The chairman has mentioned the industry's strategic plan - Reaching New Heights. We may have circulated a copy to the members but I can recirculate a full copy of the document after the meeting. The document was launched earlier in March of this year. Professor Pat Wall has already touched on the main themes, improving herd quality, which is to improve the breeding of our horses, improved education and training structures, marketing and sales capacity, increasing participation, improving horse health and welfare and improving institutional capacity. As the chairman said it took about a year to develop this strategy, the Minister for Agriculture, Food and the Marine, Deputy Coveney took a particular interest in it and attended a number of the regional meetings. He increased the allocation to Horse Sport Ireland in 2015 by €600,000. We have utilised that funding in three key ways - first, as prize money, which we have distributed to an innovation fund for innovative classes around the country, for young horse classes, for mare classes and for foal classes. We have a new foal championship which will commence in the coming weeks and will take place in five regions. The Northern Ireland Horse Board has funded a regional qualifier event in Northern Ireland. One of the challenges we have as a sector is that while on the sports side there is funding coming from Northern Ireland, on the breeding side, there is no funding from the Northern Ireland Government. While we operate on a Thirty-two county basis, the funding is all provided by the Government in the Republic. That is a point the Minister, Deputy Coveney has been making, to try to draw in some additional funding from Northern Ireland for the breeding side. As of yet, that has not been successful. That is a key issue that needs to be addressed. I know there are similar issues on the racing side.

We have set up a new international marketing division within Horse Sport Ireland and we ran a new series called Jumping in the City, under which we brought show jumping to greyhound stadiums. We had one event in Cork, one in Limerick with the final one in Shelbourne Park. The goal of that initiative was to try to increase the profile of our sport and by bringing show jumping to the city to try to get new people to come and look at it. Our new international marketing director, Ms Elaine Hatton, joins us from Irish Thoroughbred Marketing and has been in situ for approximately one month. That is an exciting development for us. Irish Thoroughbred Marketing has been very successful in marketing the Irish Thoroughbred on the international stage and basically we are trying to replicate that by having a sport horse marketing operation within Horse Sport Ireland, which Ms Hatton is heading up.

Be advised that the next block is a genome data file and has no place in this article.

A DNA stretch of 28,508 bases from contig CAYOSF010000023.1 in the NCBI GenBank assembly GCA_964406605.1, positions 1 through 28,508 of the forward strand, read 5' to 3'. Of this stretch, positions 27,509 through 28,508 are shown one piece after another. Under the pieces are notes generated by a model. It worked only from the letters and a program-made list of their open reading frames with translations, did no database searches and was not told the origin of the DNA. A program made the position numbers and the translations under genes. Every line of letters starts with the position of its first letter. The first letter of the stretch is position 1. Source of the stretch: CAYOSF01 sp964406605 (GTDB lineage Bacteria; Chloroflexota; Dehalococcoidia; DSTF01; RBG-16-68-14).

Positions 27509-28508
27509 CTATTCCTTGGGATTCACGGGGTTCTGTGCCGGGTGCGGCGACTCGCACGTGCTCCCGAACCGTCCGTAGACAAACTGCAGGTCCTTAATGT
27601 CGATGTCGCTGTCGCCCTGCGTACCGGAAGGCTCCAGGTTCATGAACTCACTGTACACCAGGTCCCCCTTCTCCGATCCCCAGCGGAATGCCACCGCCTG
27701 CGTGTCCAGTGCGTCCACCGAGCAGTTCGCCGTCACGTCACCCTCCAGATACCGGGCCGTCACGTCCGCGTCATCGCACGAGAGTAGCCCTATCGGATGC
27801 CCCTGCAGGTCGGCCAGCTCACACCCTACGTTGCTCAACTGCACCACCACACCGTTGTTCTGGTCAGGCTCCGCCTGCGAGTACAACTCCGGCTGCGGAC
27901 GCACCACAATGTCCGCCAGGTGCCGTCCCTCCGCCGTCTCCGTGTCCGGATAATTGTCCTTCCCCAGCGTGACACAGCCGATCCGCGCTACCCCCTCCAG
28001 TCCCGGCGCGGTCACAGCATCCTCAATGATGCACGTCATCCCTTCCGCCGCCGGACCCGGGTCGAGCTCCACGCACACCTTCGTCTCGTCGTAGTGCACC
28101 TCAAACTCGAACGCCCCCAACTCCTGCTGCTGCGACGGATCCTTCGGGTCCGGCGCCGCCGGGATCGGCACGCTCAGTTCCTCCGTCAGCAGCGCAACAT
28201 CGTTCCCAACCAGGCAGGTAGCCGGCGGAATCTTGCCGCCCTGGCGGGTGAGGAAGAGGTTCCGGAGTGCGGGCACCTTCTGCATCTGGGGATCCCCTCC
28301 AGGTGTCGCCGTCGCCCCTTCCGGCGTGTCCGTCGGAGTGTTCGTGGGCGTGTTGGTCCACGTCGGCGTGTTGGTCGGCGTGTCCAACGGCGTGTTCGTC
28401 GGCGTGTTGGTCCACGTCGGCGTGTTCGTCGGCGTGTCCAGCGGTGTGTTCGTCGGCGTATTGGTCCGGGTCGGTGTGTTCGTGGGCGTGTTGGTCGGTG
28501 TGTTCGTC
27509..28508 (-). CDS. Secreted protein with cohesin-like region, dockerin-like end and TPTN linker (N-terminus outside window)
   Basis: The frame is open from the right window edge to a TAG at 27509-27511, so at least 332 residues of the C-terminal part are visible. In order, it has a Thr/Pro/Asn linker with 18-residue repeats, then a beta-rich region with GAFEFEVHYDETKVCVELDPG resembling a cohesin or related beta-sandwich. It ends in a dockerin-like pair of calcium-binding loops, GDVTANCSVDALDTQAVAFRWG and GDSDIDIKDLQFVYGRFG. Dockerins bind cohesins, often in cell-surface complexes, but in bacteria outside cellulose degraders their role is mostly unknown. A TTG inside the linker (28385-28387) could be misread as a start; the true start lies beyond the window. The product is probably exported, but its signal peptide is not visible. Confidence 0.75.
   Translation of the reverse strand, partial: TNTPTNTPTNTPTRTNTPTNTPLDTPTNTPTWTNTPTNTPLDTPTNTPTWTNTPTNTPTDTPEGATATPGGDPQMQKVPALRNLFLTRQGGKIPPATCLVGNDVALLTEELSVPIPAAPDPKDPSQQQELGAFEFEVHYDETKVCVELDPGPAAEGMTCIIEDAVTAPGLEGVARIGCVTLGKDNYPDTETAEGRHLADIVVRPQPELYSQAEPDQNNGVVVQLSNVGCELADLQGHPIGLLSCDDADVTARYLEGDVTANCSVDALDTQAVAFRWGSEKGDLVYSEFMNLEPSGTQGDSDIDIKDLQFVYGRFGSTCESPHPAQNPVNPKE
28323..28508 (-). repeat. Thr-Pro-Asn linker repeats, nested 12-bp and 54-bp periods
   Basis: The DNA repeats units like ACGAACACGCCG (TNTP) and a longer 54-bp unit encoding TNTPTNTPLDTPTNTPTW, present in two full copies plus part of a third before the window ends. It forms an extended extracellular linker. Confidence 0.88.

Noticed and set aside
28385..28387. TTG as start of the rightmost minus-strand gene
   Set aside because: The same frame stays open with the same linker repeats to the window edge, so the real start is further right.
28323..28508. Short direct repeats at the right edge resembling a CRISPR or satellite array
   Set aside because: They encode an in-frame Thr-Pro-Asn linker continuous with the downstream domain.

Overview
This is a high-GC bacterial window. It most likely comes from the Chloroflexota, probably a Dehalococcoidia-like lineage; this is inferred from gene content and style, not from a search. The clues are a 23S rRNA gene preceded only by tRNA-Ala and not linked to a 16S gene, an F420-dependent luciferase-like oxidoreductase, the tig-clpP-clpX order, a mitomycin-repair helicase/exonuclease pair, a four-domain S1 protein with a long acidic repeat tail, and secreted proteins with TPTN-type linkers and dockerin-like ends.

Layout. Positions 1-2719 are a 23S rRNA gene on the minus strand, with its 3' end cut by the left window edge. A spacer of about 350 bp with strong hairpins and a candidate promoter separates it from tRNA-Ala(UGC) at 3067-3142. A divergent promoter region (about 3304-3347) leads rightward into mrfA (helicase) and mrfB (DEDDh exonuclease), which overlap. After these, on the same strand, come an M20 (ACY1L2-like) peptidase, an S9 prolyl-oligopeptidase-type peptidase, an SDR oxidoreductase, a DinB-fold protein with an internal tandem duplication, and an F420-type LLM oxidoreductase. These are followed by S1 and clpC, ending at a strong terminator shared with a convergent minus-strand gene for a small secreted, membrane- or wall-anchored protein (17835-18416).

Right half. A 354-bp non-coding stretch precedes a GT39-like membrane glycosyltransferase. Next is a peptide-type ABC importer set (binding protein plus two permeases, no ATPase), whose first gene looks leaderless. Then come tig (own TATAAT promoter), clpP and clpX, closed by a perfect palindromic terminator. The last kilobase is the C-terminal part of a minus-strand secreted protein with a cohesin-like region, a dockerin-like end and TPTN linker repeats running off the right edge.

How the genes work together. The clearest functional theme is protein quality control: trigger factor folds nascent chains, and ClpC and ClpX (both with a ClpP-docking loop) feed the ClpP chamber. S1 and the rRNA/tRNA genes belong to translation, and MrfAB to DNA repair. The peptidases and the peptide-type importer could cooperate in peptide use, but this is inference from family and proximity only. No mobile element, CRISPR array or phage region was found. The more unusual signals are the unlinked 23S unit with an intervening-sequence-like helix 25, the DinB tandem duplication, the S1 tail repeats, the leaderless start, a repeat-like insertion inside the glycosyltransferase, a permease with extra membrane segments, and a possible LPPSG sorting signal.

When she is settled in, I sure she will be happy to come and give an update on how we are doing in international markets and outline what her strategies will be. She is developing a programme in that regard.

The Jumping in the City series was one of the initiatives we funded from the extra resources received from the Department of Agriculture, Food and the Marine. It was very successful in that there were huge crowds in each of the stadiums. Obviously, there are lessons to be learned from it for next year. On 21 July we will make a presentation to the board on the outcome of the series to see how we can proceed. It involved good collaboration with the Irish Greyhound Board and it has great potential to continue with it. We hope we have demonstrated, as an organisation and an industry, that we have delivered real value for the extra €600,000 provided. The sector is still dependent on voluntary effort, but we can leverage a good deal. Even for an event such as Jumping in the City a huge amount of the work that goes into it is done by people on a voluntary basis. The same applies to shows all around the country. There are 159 shows run all around Ireland, largely and almost exclusively through voluntary effort.